Lopes’ vision: a wearable EMS device that would look like a sleeve and be able to send electrical impulses in the right timing and in the right fashion to make a user’s muscles move involuntarily to perform a physical task. EMS stands for electrical muscle stimulation.

Oct 1, 2019

Moore’s Law Is Dying. This Brain-Inspired Analogue Chip Is a Glimpse of What’s Next

Posted by in categories: computing, neuroscience, physics

“Dark silicon” sounds like a magical artifact out of a fantasy novel. In reality, it’s one branch of a three-headed beast that foretells the end of advances in computation.

Ok—that might be too dramatic. But the looming problems in silicon-based computer chips are very real. Although computational power has exploded exponentially in the past five decades, we’ve begun hitting some intractable limits in further growth, both in terms of physics and economics.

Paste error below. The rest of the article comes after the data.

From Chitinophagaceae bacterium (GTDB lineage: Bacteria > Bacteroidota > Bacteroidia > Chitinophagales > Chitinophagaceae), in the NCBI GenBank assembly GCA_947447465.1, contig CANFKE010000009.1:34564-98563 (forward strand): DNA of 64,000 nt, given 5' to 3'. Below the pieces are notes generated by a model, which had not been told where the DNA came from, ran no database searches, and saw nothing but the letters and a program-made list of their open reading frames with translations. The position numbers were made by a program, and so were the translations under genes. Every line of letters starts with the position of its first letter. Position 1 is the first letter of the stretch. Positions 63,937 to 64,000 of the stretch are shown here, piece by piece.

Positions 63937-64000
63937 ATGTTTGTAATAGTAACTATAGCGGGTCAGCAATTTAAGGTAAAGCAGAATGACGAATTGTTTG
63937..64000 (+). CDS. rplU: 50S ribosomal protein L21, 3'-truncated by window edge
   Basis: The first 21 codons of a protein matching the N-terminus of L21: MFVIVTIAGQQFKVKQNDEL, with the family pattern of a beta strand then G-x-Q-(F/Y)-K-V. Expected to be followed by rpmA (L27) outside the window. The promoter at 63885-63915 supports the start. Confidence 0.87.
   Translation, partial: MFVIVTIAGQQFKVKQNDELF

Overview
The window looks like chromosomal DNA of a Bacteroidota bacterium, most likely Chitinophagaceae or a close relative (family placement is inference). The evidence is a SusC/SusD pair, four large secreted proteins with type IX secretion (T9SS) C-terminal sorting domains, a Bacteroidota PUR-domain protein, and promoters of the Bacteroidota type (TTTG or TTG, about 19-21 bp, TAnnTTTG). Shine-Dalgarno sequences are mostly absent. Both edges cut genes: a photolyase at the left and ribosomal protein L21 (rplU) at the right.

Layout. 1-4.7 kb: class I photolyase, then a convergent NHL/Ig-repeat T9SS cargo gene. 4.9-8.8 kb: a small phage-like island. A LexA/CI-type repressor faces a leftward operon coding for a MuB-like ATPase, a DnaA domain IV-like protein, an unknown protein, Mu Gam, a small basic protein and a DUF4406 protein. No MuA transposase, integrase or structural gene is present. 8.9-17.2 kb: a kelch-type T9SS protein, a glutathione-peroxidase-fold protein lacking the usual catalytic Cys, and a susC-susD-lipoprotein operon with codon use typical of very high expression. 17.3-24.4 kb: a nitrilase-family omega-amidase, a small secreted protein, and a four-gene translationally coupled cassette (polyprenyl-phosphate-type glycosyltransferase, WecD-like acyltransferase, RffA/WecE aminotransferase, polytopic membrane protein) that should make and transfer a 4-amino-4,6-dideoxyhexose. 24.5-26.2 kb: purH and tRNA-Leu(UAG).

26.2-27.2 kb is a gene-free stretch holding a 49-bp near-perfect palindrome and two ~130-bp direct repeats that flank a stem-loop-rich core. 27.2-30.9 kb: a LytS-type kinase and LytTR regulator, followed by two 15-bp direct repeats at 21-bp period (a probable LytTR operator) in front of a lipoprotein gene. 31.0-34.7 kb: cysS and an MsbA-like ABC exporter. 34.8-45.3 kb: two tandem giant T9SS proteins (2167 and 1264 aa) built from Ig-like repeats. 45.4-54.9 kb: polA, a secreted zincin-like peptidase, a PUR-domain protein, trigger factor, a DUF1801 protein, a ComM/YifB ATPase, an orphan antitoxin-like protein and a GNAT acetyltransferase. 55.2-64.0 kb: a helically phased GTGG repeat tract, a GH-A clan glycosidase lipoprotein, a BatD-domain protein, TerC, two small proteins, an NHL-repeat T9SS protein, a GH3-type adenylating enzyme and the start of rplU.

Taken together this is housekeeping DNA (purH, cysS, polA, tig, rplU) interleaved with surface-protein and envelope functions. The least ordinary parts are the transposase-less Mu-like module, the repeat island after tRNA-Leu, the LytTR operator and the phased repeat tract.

Moore’s Law is dying. And chipmakers around the globe are asking, now what?

Sep 30, 2019

A ten-qubit solid-state spin register with remarkable quantum memory

Posted by in categories: computing, particle physics, quantum physics

In years to come, quantum computers and quantum networks might be able to tackle tasks that are inaccessible to traditional computer systems. For instance, they could be used to simulate complex matter or enable fundamentally secure communications.

The elementary building blocks of quantum information systems are known as qubits. For to become a tangible reality, researchers will need to identify strategies to control many qubits with very high precision rates.

Spins of individual particles in solids, such as electrons and nuclei have recently shown great promise for the development of quantum networks. While some researchers were able to demonstrate an elementary control of these qubits, so far, no one has reported entangled quantum states containing more than three spins.

Sep 30, 2019

Researchers invent low-cost alternative to Bitcoin

Posted by in categories: bitcoin, computing, cryptocurrencies, law, security